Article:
Woolf, VirginiaChildhood and Education
Virginia Woolf was born in London on 25th January 1882 into a family with strong literary and artistic roots. Her father, Leslie Stephen, was a leading literary author, critic, biographer and historian; her mother, Julia Jackson, was a popular model for artists of the Pre-Raphaelite movement and a philanthropist. Woolf’s literary and artistic abilities were clear from an early age, as seen in her writing for Hyde Park Gate News, the family newspaper produced by herself, her sister, Vanessa, and brother Thoby. With three siblings, and four step-siblings from Stephen and Jackson’s previous marriages, Woolf grew up within a large family.
Adult Life and Relationships
Throughout her life, Woolf was closest to her older sister, Vanessa, who would later become Vanessa Bell, renowned painter and active member of the ‘Bloomsbury Set’ – a close social group of English literary individuals, thinkers, philosophers and artists. Among them was the writer and publisher Leonard Woolf, who would later become Virginia’s husband. In 1917, Virginia and her husband set up a publishing company, Hogarth Press, which published work by their friends within the Bloomsbury Set, including Woolf’s own essay Mr. Bennett and Mrs. Brown, in which she examines the state of modern fiction.
Also through the Bloomsbury Set, Virginia encountered Vita Sackville-West, a successful poet and novelist. She and Woolf quickly became romantically involved. Their relationship ended in 1928, but they remained close friends until Virginia’s death in 1941. Sackville-West’s influence on Woolf is most apparent in her novel Orlando: A Biography, whose titular character is heavily based on Sackville-West.
Artist and Feminist
Woolf was as much an essayist as she was a novelist. While her fiction predominantly explores and criticises the role of social class and the impact and devastation of war, her essays discuss the quality of modern fiction and the struggles faced by female writers in the early twentieth century. Her most famous and critically acclaimed works remain her novels Mrs. Dalloway (1925) and To the Lighthouse (1927), and her essay, A Room of One’s Own (1929). It is in Woolf’s 1927 novel, To the Lighthouse, that her feminist agenda and challenging of ideals can be most clearly seen.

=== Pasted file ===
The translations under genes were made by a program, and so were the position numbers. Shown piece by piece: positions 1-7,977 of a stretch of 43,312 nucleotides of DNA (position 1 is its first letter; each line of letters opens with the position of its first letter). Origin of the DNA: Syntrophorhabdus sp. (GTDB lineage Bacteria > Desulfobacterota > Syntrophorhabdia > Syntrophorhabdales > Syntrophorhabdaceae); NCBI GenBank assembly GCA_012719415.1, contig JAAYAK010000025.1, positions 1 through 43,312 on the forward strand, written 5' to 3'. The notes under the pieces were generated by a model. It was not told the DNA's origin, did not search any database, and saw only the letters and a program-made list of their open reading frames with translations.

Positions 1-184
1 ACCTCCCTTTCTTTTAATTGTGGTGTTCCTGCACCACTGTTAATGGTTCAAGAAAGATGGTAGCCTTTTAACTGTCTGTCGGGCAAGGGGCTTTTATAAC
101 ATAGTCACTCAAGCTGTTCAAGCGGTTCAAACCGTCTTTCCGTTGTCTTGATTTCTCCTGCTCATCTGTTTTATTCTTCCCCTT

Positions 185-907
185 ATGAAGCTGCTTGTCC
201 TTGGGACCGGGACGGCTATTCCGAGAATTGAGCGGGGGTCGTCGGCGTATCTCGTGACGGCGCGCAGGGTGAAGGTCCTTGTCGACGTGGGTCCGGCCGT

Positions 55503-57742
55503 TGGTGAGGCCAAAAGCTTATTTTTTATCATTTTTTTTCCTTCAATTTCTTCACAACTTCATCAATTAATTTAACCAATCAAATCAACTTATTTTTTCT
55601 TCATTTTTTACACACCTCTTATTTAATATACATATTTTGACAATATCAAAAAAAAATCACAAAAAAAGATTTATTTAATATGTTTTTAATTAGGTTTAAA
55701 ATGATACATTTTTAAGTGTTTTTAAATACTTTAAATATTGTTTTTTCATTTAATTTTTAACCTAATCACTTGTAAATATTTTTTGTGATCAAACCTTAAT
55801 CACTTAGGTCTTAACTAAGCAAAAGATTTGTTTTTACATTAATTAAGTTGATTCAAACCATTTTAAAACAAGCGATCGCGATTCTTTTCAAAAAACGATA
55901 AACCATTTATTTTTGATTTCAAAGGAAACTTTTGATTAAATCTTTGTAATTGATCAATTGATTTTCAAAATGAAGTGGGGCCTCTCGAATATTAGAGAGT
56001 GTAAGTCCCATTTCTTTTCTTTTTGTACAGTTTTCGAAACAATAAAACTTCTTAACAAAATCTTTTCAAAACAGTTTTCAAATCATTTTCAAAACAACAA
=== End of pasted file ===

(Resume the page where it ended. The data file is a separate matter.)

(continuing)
Illness, Depression and Suicide
Woolf battled with depression throughout her whole life, sparked by the death of her mother when Woolf was just 13. By the age of just 22, Woolf had also lost her father and her half-sister, Stella Duckworth, causing her to have a nervous breakdown. On 28th March 1941, Woolf committed suicide by drowning, walking into the River Ouse with her pockets filled with stones. Woolf left her husband Leonard a suicide letter in which she spoke of their happiness and her gratitude for his lifelong love and support.
Woolf is now considered one of the leading influencers in the modernist literary movement, and a key figure in the literary social scene of the early twentieth century. Following the rise of feminist literary criticism since the 1960s, Woolf’s work has become increasingly popular, with many identifying her as one of the first and most influential feminist writers of the twentieth century. While Woolf’s controversial personal life and relationships, and her personal tragedy and suicide, often precede her, it is her experimental novels and forceful essays for which she should be remembered.
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Adeline Virginia Stephen (Virginia Woolf) born on 25th January to Julia Jackson and Leslie Stephen
Virginia’s mother died
Virginia’s father died
First meeting of the Bloomsbury Set
Virginia Stephen married publisher and author Leonard Woolf
World War I
The Voyage Out published
Publishing company set up
Mrs Dalloway published
To the Lighthouse published
Orlando: A Biography published
A Room of One’s Own published
The Waves published
The Years published
Three Guineas published
World War II
Virginia Woolf committed suicide at the age of 59
Between the Acts published posthumously by Hogarth Press